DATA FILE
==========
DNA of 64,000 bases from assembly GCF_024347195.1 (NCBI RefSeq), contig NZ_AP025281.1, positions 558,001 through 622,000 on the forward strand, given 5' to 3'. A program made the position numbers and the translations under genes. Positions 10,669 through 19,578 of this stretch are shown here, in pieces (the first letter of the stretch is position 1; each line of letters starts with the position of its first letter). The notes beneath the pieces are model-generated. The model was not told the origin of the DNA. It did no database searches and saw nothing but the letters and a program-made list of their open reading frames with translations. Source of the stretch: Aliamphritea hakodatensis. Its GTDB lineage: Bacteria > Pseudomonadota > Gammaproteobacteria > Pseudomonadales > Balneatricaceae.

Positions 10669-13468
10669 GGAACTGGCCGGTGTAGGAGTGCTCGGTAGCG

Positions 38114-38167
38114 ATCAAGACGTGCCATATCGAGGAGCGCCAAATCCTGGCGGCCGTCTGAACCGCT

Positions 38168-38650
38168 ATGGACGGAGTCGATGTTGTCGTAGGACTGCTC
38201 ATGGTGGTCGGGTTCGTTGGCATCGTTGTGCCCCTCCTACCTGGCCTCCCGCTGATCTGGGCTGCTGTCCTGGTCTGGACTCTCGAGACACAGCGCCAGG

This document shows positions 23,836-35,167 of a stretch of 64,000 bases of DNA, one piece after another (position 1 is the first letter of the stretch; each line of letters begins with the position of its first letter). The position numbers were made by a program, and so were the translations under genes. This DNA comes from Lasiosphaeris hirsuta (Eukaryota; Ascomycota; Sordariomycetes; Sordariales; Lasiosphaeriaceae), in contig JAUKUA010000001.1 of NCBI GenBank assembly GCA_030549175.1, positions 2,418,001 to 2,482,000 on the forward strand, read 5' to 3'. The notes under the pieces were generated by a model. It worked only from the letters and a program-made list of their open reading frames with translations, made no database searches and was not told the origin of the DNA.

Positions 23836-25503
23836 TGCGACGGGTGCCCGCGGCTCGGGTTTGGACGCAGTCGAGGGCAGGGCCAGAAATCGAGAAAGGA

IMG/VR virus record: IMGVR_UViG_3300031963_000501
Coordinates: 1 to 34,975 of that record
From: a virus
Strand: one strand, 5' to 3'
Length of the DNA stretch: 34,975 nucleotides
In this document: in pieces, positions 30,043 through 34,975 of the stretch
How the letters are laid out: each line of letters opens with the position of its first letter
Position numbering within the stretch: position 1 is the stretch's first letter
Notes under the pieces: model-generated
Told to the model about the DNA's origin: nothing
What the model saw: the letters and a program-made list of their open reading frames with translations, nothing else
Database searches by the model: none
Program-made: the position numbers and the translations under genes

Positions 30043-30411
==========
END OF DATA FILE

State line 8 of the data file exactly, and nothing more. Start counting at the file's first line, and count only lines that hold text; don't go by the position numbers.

38201 ATGGTGGTCGGGTTCGTTGGCATCGTTGTGCCCCTCCTACCTGGCCTCCCGCTGATCTGGGCTGCTGTCCTGGTCTGGACTCTCGAGACACAGCGCCAGG